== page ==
This white paper is the work of AALL's 2013-2014 Access to Justice Special Committee, chaired by Sara Galligan, and explores how all types of law libraries - including private; state, court and county; and academic - contribute to the ATJ movement. The white paper explains the myriad ways law libraries can contribute to the administration of an effective Access to Justice system and successfully work with others on the front lines of Access to Justice. It includes a detailed list of best practices for different law library types, recommendations for small libraries or those just getting started and describes programs already underway to achieve goals. The report also includes a section on state, county and court type libraries and offers models fordeveloping strong ATJ resources and services in state, court, and county law libraries.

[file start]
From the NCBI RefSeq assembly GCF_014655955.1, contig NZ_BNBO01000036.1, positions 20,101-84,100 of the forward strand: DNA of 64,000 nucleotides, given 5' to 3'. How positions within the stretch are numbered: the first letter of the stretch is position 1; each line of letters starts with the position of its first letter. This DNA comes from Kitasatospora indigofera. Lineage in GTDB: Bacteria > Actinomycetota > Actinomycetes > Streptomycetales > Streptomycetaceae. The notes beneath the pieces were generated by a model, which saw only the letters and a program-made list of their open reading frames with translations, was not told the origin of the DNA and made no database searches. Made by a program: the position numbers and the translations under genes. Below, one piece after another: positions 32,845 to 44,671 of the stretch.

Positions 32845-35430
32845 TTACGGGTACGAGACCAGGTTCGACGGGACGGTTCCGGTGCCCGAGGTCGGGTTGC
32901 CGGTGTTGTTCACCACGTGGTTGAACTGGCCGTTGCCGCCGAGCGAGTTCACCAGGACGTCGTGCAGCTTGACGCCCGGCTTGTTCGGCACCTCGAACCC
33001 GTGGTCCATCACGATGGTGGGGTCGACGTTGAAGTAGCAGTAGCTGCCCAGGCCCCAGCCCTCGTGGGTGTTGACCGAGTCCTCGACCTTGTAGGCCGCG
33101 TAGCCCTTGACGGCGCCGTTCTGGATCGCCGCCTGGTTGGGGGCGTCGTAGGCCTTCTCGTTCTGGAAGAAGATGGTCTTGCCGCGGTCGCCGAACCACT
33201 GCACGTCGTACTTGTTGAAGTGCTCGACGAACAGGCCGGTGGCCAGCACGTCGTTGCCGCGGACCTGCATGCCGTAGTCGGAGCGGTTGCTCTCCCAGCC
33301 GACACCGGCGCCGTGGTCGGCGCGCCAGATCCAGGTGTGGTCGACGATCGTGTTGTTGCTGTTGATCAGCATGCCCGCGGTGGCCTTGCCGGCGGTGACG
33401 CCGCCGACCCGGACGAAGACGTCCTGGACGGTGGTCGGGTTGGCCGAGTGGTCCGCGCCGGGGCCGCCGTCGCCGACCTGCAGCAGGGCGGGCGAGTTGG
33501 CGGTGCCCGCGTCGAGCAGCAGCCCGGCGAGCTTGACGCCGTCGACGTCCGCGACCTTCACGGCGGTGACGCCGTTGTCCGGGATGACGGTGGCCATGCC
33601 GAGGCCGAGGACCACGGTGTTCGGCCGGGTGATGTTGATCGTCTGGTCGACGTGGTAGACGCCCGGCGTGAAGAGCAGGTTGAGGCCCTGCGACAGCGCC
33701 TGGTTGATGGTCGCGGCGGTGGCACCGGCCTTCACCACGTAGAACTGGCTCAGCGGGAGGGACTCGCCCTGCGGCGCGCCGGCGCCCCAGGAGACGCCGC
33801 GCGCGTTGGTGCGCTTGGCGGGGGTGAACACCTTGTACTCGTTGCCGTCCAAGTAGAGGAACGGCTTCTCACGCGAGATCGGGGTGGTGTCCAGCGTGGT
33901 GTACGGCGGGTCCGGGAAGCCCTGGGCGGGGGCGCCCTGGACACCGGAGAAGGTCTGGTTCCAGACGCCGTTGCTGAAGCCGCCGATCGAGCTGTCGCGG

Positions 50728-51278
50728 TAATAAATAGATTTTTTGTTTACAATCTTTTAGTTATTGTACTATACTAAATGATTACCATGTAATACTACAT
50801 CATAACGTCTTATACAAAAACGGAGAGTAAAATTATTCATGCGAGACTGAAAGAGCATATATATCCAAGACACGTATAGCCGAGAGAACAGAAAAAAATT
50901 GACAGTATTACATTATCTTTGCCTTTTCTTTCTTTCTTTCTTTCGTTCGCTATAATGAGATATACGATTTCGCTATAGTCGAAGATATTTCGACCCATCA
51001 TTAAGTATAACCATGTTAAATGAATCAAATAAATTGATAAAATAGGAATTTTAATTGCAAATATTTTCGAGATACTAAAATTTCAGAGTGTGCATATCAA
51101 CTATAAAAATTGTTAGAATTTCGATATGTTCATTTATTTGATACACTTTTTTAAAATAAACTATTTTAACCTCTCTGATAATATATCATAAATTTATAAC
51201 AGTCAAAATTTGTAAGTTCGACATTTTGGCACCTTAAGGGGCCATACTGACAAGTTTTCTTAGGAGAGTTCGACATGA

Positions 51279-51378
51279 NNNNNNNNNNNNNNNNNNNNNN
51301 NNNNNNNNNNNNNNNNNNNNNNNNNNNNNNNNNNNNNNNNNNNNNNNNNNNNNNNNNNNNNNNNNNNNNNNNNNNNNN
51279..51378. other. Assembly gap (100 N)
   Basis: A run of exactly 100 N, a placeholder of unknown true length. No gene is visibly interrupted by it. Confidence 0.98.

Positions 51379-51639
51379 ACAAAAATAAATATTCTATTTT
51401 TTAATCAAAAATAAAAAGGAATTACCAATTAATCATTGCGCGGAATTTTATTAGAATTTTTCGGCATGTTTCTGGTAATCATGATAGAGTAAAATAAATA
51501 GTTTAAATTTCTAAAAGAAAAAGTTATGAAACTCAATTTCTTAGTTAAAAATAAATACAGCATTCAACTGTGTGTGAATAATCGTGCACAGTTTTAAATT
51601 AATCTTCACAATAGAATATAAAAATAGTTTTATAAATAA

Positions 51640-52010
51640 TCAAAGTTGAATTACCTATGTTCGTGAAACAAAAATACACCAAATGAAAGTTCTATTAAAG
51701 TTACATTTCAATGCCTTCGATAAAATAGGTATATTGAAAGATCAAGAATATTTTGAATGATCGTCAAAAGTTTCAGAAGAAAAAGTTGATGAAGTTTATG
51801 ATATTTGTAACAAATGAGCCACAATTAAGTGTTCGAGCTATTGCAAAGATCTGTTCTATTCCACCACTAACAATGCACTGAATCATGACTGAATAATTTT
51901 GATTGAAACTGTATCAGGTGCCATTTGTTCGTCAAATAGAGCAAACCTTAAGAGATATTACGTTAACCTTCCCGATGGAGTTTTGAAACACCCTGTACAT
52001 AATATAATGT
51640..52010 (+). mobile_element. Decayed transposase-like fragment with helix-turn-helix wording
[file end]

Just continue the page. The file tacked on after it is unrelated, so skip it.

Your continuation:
Intermediate Level-Next Steps, Expand Services:
King County Law Library’s Public Services Attorney (Seattle, WA)
New York State’s Judicial District Self-Help Centers
Advanced Level-Attorney on the library staff directing the operation of the self-help center:
Sacramento County Public Law Library (Sacramento, CA)
Travis County Public Law Library & Self-Help Center (Austin, Texas)
The report can be accessed here:
For additional coverage of the AALL Access to Justice White Paper, view hearing videos or read the testimony before the American Bar Association Commission on the Future of Legal Services where Holly Riccio, 2013-2013 President of the American Association of Law Libraries, explains what law libraries can do to improve access to justice.